An original research article (also called a research article, primary research article, or empirical research article) describes all aspects of a study that was conducted by the same people who wrote the article.
A good scholarly source should:
-Have authors with appropriate credentials, such as advanced degrees in the subject area
-Contain citations to show what information the article is building off of
-Present the information in an unbiased fashion
-Share the results of a study, a review of the literature, or other substantive information, written for an audience of other scholars and researchers
Are all scholarly articles peer-reviewed?
Not necessarily, which is why it's important to check.
On the other hand, is a peer-reviewed journal automatically scholarly?
As a rule, yes: being peer-reviewed is a big hint that a journal is scholarly.
There are a few things you should look for when trying to determine if a source can be considered an original research article.
First is the inclusion of specific sections, such as Methods and Materials, Results, and Discussion. Often these will be included in both the abstract and the article itself. Not only should these sections exist, but they should provide details as well - enough so that the study could be replicated based on this information.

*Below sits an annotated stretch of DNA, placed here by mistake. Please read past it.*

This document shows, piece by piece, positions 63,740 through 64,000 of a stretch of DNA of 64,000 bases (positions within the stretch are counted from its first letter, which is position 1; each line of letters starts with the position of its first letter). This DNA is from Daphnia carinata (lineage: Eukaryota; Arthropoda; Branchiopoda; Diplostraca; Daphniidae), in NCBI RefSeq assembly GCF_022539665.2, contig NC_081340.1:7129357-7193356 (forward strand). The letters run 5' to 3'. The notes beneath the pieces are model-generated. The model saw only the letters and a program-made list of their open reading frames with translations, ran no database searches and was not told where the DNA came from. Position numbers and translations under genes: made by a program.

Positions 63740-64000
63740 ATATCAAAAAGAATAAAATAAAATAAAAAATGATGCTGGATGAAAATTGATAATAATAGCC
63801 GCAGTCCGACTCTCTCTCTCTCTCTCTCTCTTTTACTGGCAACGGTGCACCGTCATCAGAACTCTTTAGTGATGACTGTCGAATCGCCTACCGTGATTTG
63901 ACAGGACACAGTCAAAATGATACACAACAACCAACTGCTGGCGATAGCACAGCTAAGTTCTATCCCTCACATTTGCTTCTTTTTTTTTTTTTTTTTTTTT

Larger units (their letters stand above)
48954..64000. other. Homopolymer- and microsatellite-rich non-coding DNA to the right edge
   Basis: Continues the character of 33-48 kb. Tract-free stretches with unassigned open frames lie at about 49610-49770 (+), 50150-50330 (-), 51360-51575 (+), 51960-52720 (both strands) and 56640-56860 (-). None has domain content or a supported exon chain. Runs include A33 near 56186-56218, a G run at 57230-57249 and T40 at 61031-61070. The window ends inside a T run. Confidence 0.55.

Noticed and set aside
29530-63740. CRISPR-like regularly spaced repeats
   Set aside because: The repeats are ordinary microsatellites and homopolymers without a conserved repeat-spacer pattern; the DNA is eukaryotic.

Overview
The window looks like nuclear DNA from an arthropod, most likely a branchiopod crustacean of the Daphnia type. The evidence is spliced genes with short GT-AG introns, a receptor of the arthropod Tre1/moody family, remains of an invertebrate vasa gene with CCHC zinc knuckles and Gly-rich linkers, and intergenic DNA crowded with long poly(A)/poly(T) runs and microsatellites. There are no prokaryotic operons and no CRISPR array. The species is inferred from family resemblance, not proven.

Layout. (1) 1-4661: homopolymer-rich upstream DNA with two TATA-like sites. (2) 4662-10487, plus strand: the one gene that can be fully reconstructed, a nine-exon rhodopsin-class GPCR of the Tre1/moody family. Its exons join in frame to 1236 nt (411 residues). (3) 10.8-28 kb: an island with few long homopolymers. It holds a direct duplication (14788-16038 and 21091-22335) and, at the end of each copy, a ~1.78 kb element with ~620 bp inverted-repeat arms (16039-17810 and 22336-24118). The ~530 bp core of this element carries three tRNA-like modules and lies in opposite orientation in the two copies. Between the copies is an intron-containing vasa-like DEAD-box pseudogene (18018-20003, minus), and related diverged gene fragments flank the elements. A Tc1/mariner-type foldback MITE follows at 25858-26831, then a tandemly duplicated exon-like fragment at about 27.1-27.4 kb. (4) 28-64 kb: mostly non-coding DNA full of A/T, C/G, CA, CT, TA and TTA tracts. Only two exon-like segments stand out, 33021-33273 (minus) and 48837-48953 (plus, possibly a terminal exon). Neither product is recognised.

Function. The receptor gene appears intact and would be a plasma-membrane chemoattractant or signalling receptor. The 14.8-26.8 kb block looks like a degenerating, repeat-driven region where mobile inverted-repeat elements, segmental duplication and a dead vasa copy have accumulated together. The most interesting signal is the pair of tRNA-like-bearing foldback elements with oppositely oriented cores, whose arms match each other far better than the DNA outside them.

Below is an abstract from the original research article "Cancer patients, physicians, and nurses differ in their attitudes toward the decisional role in do-not-resuscitate decision-making" from the journal Supportive Care in Cancer:
Second, although it sounds silly, another thing to look for within the text of the article is the authors referring to the research they themselves did, as shown in the example below (also from the previously mentioned article). This shouldn't be the only criteria you look for, but if it goes along with what's mentioned above, may also be helpful to note.
For more information on identifying different types of academic articles, please refer to the Common Academic Sources page of the INF 220 LibGuide.
Saltbaek, L., Michelson, H.M., Nelausen, K.M., Theile, S., Dehlendorff, C., Dalton, S.O., & Nielsen, D.L. (2020). Cancer patients, physicians, and nurses differ in their attitudes toward the decisional role in do-not-resuscitate decision-making. Supportive Care in Cancer, 61. https://doi-org.ezproxymcp.flo.org/10.1007/s00520-020-05460-7
In some databases, clicking on the title of the journal will bring you more information about that publication, or to the journal's website, which should state whether or not it is peer-reviewed. You may also use the Library's website to check on whether or not a journal is peer-reviewed.
1. From the Library home page (https://my.mcphs.edu/library) click on the tab for Journals.
2. Type the journal's title into the search box that appears.
3. The journal should appear. Click on its title. (Note: if the journal you searched for does not appear, double check that you've searched for the journal title, not the article title. If you have definitely searched for the journal with no luck, search Google for the journal and its website or About page should make it clear if it's peer-reviewed).
4. If the journal is peer-reviewed, the final thing you'll see listed on the page that appears is "Peer Reviewed: Yes." If you do not see this line, the journal is NOT peer-reviewed.